This is all largely a thing of the past, which shows our changing views on this topic, but I recalled it as I happened to see two separate families at Mass in which the woman or girls were wearing lace head coverings.  It was practically startling in light of the fact that it is so rare.  Indeed, all of these girls and women were dressed very conservatively.  That shouldn't be read to mean something like Amish, which would be completely false, but simply nicely conservatively dressed.  Indeed, the conservative dress was really working for them, which points out the irony of conservative dress in loose clothing standards times being attention getting, irrespective of its intent.

I was aware that some people have continued on this old practice voluntarily, which isn't to say that I'm making a pitch for the rule to be returned.  Not at all.  I'm merely noting it.  And, by the same token I should note that certain religions have an actual rule requiring daily conservative dress, with strict Orthodox Jews being the most notable.  It's interesting that in their case, this does indeed make their appearance more distinct than in former eras, when many people were somewhat similarly dressed on a daily basis.

Epilogue VII

Men dressing their age

Just before this update, I posted Pope's "An Essay on Criticism", which is the source of the quote "fools rush in where Angels fear to tread".   I note that, as what I'm about to say is probably foolish.

I was at an event recently which had young people at it.  It was on a really nice day, the first really nice sunny day we'd had for awhile.  It was an outdoor sporting event, but one of those individual sports of skill, as opposed to a team sport.  And its a sport that probably sees a lot more participation from adults than it does from children, but most of the people who engage in it learned the sport as children, as its generally outdoorsy, usually people dress somewhat in that fashion while engaging in it, assuming that they don't have clothing specially made for it, which some do.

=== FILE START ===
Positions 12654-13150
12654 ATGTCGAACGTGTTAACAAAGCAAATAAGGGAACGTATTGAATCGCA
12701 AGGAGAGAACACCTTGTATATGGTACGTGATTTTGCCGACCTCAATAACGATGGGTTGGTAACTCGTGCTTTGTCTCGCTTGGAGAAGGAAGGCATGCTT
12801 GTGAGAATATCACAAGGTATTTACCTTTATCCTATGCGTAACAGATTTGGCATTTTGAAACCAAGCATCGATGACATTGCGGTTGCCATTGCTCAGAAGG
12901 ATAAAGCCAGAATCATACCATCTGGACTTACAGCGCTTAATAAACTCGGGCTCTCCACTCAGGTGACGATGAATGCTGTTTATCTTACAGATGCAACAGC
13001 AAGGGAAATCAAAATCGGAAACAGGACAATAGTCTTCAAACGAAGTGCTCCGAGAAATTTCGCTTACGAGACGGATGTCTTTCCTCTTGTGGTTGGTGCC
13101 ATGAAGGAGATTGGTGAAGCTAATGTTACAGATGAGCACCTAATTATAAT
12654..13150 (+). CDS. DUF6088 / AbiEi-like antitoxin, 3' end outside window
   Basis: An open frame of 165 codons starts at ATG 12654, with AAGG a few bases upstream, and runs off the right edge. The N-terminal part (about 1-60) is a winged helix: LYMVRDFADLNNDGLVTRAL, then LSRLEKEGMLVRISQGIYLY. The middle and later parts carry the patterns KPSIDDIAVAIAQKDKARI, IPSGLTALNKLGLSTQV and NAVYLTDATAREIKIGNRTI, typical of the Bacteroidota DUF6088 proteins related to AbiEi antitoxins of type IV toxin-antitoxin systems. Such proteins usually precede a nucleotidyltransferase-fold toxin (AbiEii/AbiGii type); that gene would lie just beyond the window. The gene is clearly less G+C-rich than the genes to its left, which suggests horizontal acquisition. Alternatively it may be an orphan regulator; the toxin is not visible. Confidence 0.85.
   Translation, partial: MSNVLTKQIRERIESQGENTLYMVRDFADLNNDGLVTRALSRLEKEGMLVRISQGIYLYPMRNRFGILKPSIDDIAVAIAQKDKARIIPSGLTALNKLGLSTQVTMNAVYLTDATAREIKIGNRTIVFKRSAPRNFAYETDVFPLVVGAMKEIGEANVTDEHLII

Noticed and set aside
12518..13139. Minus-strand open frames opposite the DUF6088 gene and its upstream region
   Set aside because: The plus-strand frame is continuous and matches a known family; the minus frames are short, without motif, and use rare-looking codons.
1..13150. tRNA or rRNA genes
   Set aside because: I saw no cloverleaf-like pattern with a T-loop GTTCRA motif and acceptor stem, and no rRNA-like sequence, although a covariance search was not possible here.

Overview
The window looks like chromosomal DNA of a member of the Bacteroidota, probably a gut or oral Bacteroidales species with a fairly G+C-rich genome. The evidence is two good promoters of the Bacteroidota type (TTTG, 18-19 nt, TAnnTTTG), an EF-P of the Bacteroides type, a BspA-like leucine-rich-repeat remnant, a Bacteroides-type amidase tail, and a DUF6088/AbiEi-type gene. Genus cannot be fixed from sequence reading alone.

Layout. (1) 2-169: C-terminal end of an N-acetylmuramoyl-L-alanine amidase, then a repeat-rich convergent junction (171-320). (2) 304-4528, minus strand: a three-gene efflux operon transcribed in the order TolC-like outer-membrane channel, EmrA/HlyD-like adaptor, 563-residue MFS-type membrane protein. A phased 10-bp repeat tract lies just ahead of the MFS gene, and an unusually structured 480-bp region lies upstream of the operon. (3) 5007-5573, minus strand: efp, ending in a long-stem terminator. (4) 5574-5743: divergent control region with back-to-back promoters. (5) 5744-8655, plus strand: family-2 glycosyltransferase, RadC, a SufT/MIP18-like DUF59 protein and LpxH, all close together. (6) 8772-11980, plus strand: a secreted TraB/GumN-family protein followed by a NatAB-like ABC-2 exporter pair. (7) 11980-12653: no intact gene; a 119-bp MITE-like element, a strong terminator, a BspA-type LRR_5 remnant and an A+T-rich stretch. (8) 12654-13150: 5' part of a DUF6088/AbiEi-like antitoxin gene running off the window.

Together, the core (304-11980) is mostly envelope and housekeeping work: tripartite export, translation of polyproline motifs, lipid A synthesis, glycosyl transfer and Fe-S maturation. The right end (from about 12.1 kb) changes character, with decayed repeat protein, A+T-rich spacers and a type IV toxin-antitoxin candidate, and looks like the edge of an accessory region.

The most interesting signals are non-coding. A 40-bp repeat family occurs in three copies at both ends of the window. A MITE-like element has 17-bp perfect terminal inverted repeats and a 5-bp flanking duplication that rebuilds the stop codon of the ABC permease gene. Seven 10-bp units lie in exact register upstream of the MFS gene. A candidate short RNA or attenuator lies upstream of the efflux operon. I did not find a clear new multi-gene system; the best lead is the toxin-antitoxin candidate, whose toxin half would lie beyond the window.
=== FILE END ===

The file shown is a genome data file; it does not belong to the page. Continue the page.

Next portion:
Anyhow, while at this a father and son set showed up, which is a gratifying thing to see, but they were both dressed, well. . . sort of like toddlers.

That may sound like a peculiar description, and in part that's because of my age.  Allow me to define it further.  Both father and son (son probably about 10 or 11, father probably 30 something) were wearing baseball caps with the brims completely flat, in the style currently popular with teens.  Both had their hats a bit off kilter directionally as well, which is common with aficionados of that cap genre.  Both were wearing floppy shorts, and both we wearing the brightly colored jersey of some athletic team.  It presented, shall we say, an extremely youthful appearance.

It was also clothing that was generally inappropriate for the activity, although you could get by.  But the odd thing is that it made father and son look like twins separated by a vast gulf of time.

Now, part of my reaction to this is no doubt as this clothing style simply didn't exist when I was young.  Wearing team jerseys was common, and I don't have an objection to it, but the shorts and off kilter cap look would have gotten us beat up when I was a teen, and there's no way that we would have affected that style.  I think it odd looking when I see teens wearing it now, but then teens have always tended, to a certain degree, to angle for odd clothing, although I can't really think of that being the case when I was a teen (maybe we wore badger robes rather than bear robes. . . its' been a long time ago).